“It was high time we updated our tax rules to reflect the growing importance of digital platforms for the European Economy. Once the new rules (…) are adopted and implemented, national authorities will automatically exchange information on the revenues generated by sellers on these platforms, and those sellers will benefit from simpler administrative procedures. This is good news for the public purse and good news for honest entrepreneurs.” Paolo Gentiloni, European Commissioner for Economy.
Welcome to this two-part blog series where we clarify the new obligations for digital platforms. These obligations are an integral part of the ambitious tax agenda foreseen by the European Commission for the coming years to tackle tax fraud linked to e-commerce
The new One-Stop-Shop (OSS) / Import-One-Stop-Shop (IOSS) will apply as from 1st July 2021 to digital platforms (Part 1) followed by additional obligations after the implementation of DAC 7 as from 1st January 2023 (Part 2).
OSS / IOSS: what does it mean for digital platforms?
Due to the development of new technologies and the globalization of economy, e-commerce has been growing very rapidly, offering customers new buying channels through online platforms. In a bid to make the global environment fairer and simpler, and to better tackle VAT fraud linked to the supply of goods through the internet, the EU Commission has decided to implement new rules.
From 1st July 2021, digital platforms will face additional VAT obligations in the EU, meaning they may become “deemed suppliers” as well as have specific record-keeping obligations.
If a digital platform (marketplace, platform) facilitates distance sales of goods by a non-EU established seller to a B2C buyer located within the EU, it is deemed to be the seller and it is liable for the payment of VAT.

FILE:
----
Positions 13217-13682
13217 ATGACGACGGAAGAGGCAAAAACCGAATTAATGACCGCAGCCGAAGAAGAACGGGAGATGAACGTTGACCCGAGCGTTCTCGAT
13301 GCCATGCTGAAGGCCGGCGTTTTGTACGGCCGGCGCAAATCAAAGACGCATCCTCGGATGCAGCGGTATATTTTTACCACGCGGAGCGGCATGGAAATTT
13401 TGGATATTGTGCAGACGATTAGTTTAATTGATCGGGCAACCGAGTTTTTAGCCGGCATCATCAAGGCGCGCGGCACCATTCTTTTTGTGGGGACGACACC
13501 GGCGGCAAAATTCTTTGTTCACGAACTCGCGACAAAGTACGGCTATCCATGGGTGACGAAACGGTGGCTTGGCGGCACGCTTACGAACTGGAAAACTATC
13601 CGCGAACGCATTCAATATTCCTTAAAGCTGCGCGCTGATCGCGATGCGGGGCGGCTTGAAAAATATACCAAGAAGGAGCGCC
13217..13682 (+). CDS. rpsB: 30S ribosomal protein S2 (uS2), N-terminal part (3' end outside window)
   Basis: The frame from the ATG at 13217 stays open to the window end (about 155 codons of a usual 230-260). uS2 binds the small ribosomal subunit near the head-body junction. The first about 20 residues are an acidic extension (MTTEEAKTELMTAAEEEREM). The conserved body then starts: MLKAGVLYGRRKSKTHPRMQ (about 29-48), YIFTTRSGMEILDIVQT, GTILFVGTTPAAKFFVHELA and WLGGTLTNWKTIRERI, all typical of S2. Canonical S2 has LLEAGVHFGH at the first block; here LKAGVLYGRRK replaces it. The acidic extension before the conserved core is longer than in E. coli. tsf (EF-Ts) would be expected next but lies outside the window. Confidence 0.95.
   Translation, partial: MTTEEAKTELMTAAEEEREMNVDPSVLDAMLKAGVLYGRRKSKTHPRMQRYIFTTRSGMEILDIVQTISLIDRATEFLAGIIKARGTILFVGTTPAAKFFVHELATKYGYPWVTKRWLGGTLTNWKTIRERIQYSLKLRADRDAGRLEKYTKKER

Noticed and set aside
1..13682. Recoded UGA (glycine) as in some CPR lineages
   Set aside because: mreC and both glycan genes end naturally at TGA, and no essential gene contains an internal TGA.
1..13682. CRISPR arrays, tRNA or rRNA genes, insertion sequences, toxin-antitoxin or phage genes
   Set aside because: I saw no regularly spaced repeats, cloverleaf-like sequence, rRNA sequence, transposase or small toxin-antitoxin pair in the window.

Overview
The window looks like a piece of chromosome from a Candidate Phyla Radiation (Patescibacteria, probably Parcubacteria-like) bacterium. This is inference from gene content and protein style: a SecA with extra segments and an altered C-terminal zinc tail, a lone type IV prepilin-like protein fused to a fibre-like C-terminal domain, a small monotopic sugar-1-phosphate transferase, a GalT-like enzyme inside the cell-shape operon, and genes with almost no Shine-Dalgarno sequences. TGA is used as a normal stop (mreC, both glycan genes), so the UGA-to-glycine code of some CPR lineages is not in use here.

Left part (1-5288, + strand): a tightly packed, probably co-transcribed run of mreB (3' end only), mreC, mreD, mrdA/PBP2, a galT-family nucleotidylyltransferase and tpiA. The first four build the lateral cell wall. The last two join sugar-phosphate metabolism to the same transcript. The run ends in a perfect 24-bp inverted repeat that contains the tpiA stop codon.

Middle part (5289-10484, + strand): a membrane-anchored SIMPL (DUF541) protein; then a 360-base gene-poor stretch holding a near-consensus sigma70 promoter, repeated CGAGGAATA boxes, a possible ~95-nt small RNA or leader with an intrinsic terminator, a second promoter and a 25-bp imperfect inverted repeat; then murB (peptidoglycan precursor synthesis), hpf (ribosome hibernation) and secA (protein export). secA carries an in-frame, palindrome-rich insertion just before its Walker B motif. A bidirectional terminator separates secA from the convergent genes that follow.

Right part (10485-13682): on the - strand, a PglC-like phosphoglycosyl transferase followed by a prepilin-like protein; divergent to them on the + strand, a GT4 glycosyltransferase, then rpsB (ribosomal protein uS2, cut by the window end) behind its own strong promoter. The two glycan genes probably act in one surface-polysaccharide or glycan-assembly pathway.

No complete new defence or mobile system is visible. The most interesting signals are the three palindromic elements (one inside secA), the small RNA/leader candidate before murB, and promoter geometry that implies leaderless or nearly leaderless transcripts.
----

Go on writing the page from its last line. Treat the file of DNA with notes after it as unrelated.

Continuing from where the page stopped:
In addition, digital platforms have record-keeping obligations of the facilitated transactions, even when they do not act as deemed suppliers. This obligation remains in place for 10 years and the records must be made available electronically.
To declare the VAT on intermediated sales, the platform will have the option to use specific electronic portals: the new OSS as illustrated below. This OSS should, in principle, be used by EU established companies selling to consumers throughout the EU.
Click on the image to enlarge.
Source: European Commission Directorate General Taxation and Customs Union: Explanatory Notes on VAT e-commerce rules
Further to the abolition of VAT relief for the import of goods not exceeding €22, any good imported will be subject to VAT.
When the sale of such goods is “facilitated” by a digital platform, the platform will be considered as having made the sale and will, in principle, be liable for the payment of VAT provided the amount of imported goods does not exceed €150.
This VAT should be declared via the new IOSS when the distance sale of goods does not exceed €150. If the supplier sells several goods to the same buyer and these goods are shipped in a package for an amount exceeding €150, they will be taxed at importation in the EU Member State, and the platform will not be liable for the payment of VAT.
The IOSS can be used by non-EU established companies selling goods to EU consumers. As a consequence, the non-EU seller should be liable for VAT in case the sale exceeds €150 or if the sale is not facilitated via an electronic interface.
This significant VAT obligation imposed by the EU Commission is a means to better tackle VAT fraud. The story doesn’t end here, however, as these tools are not the only requirement platforms may face.
Don’t miss Part 2 where we take you through the new record-keeping (and related reporting) obligations of digital platforms due to DAC7.